Meanwhile "Innocent Blood" lenser Mac Ahlberg doesn't make the shoot'em up scenes look cool like they were in the original and the first sequel. Despite the profane language, this ignominious R-rated crime thriller qualifies as a by-the-numbers, cookie cutter actioneer. Clearly, the franchise had lost its agility by this time that Don Simpson and Jerry Bruckheimer had shed themselves of it, and nothing Murphy does resuscitates it. While he is investigating the chief villain, Ellis De Wald (Timothy Carhart of "Thelma & Louise"), Axel flirts with Janice (Theresa Randle of "Junge Fever") who works for everybody's favorite uncle, Uncle Dave Thornton (Alan Young of TV's "Mr. Ed") who cannot figure out what is happening in his theme park.

"Beverly Hills Cop 3" resembles the original only in the narrative respect that our protagonist leaves Detroit and heads back to Beverly Hills to arrest the cold-blooded murderer that shot his boss, Inspector Douglas Todd (Gilbert R. Hill of "Beverly Hills Cop"), three times during a Tuesday morning raid on an auto chop-shop in the Motor City. (Incidentally, there is a flaw here because when Axel confronts Ellis DeWald in Wonder World, he accuses DeWald of shooting Todd on a weekend.)The complication here is that Axel goes into the operation with the idea that the mechanics won't be armed with machine guns, so he doesn't summon S.W.A.T. for back-up. While Axel is justifying his decision to Todd, De Wald and his machine gun wielding gunmen shoot up the garage, killing all the chop shop personnel so De Wald can get a Ford delivery van filled with U.S. Government stamped boxes. Once Axel enters Wonder World, the film degenerates into claustrophobic mediocrity. The scene when Axel brandishes the Annihilator 2000 gun is one of the worst. Of course, our hero cannot get the elaborate firearm with a CD-player and other gadgets work properly when he faces down a couple of villains with machine guns. Timothy Carhart makes a smug enough villain, but he never really poses a real threat to Axel. Incidentally, Landis indulges himself by inserting Hollywood directors in cameos throughout his movies. If you look closely, you will spot George Lucas, John Singleton, Joe Dante, Barbet Schroeder, Peter Medak, Arthur Hiller, George Schaefer and Martha Coolidge in some of the scenes. Sadly, the third time is not the charm for either the "Beverly Hills Cop" franchise or Landis and Murphy who teamed up again after "Trading Places" and "Coming to America."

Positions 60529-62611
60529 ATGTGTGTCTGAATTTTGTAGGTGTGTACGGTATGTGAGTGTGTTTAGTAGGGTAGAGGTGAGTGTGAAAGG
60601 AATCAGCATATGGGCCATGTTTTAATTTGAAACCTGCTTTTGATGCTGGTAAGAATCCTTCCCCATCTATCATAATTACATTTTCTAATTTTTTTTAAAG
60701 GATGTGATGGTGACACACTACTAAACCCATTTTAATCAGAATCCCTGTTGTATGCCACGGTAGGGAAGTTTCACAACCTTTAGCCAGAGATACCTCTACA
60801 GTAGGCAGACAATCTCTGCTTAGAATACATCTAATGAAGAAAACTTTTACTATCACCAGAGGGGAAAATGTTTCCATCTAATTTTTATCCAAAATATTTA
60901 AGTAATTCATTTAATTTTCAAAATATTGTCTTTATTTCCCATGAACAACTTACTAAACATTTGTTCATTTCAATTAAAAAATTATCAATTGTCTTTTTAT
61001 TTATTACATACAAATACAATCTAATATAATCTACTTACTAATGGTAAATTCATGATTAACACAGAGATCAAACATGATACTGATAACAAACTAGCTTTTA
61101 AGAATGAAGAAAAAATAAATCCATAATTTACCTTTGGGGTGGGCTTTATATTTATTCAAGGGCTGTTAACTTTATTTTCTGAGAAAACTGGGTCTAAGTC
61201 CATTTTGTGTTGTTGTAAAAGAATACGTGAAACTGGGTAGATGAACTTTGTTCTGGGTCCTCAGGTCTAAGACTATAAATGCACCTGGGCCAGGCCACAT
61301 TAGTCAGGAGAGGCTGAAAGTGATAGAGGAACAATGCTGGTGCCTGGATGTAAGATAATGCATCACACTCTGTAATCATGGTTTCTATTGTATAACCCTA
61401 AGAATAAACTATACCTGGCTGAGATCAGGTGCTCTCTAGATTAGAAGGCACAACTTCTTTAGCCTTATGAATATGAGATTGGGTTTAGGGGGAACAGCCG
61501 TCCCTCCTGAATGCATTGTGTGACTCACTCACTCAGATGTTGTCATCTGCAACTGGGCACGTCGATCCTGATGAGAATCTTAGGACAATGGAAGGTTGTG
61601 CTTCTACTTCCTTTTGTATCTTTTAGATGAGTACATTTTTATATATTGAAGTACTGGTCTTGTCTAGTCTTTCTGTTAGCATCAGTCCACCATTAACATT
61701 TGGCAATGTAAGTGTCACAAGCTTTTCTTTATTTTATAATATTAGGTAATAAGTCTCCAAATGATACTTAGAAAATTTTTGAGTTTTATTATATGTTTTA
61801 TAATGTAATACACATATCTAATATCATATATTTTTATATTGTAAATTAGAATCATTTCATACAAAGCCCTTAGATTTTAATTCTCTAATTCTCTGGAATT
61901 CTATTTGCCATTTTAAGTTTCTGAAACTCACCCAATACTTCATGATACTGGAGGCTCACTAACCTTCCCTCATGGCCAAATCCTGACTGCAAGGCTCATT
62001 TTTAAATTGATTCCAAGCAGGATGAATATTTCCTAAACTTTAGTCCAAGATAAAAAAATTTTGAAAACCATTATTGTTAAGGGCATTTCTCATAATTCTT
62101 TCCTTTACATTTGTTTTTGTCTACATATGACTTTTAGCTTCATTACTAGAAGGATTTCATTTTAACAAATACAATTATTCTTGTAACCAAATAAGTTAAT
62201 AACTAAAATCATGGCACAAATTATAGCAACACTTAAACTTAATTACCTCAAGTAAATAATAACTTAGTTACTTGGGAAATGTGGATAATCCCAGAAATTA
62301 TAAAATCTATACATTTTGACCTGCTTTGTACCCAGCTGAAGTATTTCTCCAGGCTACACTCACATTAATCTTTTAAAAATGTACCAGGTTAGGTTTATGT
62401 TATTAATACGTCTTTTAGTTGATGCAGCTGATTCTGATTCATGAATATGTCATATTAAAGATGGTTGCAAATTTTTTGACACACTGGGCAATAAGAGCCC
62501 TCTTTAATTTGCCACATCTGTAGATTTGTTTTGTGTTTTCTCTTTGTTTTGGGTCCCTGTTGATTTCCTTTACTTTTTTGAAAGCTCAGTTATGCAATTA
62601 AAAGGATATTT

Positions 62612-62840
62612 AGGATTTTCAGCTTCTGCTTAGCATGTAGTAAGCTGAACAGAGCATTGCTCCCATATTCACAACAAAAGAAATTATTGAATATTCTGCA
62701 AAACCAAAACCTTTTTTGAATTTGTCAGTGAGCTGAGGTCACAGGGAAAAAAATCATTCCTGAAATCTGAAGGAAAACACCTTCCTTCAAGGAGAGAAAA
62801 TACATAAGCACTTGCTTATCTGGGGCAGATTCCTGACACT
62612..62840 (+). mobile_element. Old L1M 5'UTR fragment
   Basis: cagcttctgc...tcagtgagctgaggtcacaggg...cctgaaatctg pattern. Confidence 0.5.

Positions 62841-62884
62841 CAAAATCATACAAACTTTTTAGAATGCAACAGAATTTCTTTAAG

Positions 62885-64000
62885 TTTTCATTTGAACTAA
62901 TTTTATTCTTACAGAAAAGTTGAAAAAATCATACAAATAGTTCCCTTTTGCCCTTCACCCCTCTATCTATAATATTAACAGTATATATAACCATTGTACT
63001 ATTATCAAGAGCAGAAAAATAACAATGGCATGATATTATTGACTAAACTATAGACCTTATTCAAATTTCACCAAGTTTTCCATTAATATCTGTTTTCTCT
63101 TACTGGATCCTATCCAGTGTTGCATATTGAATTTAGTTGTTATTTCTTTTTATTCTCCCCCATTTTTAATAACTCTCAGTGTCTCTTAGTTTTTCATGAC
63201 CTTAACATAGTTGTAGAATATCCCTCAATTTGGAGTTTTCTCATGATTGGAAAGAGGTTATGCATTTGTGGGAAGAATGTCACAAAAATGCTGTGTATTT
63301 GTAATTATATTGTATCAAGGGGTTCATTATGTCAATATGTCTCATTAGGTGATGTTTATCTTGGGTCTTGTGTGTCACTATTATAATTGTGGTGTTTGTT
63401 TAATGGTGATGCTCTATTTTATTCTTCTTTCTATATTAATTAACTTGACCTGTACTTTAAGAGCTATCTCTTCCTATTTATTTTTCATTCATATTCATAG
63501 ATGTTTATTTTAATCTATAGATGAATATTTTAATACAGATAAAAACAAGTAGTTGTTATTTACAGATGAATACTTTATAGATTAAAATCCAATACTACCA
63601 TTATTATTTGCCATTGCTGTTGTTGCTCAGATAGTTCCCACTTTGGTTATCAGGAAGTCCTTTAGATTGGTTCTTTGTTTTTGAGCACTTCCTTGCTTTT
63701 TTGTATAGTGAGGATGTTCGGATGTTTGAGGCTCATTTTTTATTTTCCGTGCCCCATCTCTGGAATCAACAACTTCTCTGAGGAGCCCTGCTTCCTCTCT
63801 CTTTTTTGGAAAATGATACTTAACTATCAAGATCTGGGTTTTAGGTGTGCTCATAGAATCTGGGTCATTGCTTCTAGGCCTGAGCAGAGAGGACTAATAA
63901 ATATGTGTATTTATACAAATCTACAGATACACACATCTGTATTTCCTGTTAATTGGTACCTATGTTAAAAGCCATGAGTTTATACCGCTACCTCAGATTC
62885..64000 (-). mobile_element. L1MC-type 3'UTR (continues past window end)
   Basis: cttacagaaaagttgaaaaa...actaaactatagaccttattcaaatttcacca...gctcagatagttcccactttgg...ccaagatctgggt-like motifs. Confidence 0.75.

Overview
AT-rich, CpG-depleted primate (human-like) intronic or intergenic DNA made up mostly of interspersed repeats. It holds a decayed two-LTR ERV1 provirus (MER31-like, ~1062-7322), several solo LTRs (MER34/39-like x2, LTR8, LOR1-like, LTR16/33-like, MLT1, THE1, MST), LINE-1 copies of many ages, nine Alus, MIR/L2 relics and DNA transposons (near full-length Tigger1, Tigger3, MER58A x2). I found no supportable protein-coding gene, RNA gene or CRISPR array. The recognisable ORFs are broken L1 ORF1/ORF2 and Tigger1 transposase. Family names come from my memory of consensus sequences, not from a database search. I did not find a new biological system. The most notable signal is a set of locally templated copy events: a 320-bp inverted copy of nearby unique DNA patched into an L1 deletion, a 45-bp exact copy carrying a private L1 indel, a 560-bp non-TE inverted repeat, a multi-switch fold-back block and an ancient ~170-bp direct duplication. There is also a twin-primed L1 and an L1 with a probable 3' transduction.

Eddie Murphy has gone on the record and called "Beverly Hills Cop 3" "ill-fated." What more do you need to know???